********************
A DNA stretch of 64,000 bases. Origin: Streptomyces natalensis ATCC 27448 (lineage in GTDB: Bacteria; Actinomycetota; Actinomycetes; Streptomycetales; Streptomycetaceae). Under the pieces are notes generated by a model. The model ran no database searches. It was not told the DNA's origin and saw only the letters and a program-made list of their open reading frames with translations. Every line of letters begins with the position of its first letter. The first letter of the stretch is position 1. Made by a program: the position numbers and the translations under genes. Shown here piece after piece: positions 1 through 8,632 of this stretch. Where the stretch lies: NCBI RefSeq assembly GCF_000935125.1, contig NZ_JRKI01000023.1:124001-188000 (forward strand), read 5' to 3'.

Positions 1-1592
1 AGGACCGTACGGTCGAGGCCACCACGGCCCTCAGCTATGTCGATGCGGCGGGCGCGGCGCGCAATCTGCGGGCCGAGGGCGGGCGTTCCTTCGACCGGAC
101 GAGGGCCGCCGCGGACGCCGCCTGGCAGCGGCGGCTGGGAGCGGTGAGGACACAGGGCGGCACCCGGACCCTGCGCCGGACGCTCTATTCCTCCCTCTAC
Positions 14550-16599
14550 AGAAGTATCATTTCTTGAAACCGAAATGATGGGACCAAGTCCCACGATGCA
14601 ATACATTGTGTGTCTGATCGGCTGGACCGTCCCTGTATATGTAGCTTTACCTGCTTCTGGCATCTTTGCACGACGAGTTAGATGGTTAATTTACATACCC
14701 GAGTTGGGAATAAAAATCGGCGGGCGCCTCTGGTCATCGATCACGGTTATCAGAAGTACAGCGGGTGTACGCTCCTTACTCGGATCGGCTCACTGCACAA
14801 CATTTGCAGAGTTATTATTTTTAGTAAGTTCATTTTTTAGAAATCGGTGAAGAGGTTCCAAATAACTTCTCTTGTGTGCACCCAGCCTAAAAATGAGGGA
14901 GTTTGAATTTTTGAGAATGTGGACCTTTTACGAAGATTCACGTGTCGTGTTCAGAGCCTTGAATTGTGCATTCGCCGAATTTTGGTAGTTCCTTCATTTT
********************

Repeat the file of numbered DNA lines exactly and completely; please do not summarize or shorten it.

A DNA stretch of 64,000 bases. Origin: Streptomyces natalensis ATCC 27448 (lineage in GTDB: Bacteria; Actinomycetota; Actinomycetes; Streptomycetales; Streptomycetaceae). Under the pieces are notes generated by a model. The model ran no database searches. It was not told the DNA's origin and saw only the letters and a program-made list of their open reading frames with translations. Every line of letters begins with the position of its first letter. The first letter of the stretch is position 1. Made by a program: the position numbers and the translations under genes. Shown here piece after piece: positions 1 through 8,632 of this stretch. Where the stretch lies: NCBI RefSeq assembly GCF_000935125.1, contig NZ_JRKI01000023.1:124001-188000 (forward strand), read 5' to 3'.

Positions 1-1592
1 AGGACCGTACGGTCGAGGCCACCACGGCCCTCAGCTATGTCGATGCGGCGGGCGCGGCGCGCAATCTGCGGGCCGAGGGCGGGCGTTCCTTCGACCGGAC
101 GAGGGCCGCCGCGGACGCCGCCTGGCAGCGGCGGCTGGGAGCGGTGAGGACACAGGGCGGCACCCGGACCCTGCGCCGGACGCTCTATTCCTCCCTCTAC
Positions 14550-16599
14550 AGAAGTATCATTTCTTGAAACCGAAATGATGGGACCAAGTCCCACGATGCA
14601 ATACATTGTGTGTCTGATCGGCTGGACCGTCCCTGTATATGTAGCTTTACCTGCTTCTGGCATCTTTGCACGACGAGTTAGATGGTTAATTTACATACCC
14701 GAGTTGGGAATAAAAATCGGCGGGCGCCTCTGGTCATCGATCACGGTTATCAGAAGTACAGCGGGTGTACGCTCCTTACTCGGATCGGCTCACTGCACAA
14801 CATTTGCAGAGTTATTATTTTTAGTAAGTTCATTTTTTAGAAATCGGTGAAGAGGTTCCAAATAACTTCTCTTGTGTGCACCCAGCCTAAAAATGAGGGA
14901 GTTTGAATTTTTGAGAATGTGGACCTTTTACGAAGATTCACGTGTCGTGTTCAGAGCCTTGAATTGTGCATTCGCCGAATTTTGGTAGTTCCTTCATTTT